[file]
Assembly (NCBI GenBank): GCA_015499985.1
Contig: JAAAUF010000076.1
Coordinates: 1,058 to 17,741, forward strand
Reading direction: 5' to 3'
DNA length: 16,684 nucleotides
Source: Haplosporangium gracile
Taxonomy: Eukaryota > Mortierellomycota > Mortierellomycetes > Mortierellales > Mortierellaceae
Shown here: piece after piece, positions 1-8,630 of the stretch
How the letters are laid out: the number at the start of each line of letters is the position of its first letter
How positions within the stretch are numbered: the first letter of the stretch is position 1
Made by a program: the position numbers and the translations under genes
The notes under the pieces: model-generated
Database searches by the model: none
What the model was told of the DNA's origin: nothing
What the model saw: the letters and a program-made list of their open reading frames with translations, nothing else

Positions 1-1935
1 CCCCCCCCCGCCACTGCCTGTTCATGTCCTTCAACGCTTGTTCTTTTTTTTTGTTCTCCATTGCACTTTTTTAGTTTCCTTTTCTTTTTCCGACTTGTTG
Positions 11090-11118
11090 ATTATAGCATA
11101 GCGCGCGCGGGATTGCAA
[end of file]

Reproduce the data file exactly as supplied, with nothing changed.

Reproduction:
Assembly (NCBI GenBank): GCA_015499985.1
Contig: JAAAUF010000076.1
Coordinates: 1,058 to 17,741, forward strand
Reading direction: 5' to 3'
DNA length: 16,684 nucleotides
Source: Haplosporangium gracile
Taxonomy: Eukaryota > Mortierellomycota > Mortierellomycetes > Mortierellales > Mortierellaceae
Shown here: piece after piece, positions 1-8,630 of the stretch
How the letters are laid out: the number at the start of each line of letters is the position of its first letter
How positions within the stretch are numbered: the first letter of the stretch is position 1
Made by a program: the position numbers and the translations under genes
The notes under the pieces: model-generated
Database searches by the model: none
What the model was told of the DNA's origin: nothing
What the model saw: the letters and a program-made list of their open reading frames with translations, nothing else

Positions 1-1935
1 CCCCCCCCCGCCACTGCCTGTTCATGTCCTTCAACGCTTGTTCTTTTTTTTTGTTCTCCATTGCACTTTTTTAGTTTCCTTTTCTTTTTCCGACTTGTTG
Positions 11090-11118
11090 ATTATAGCATA
11101 GCGCGCGCGGGATTGCAA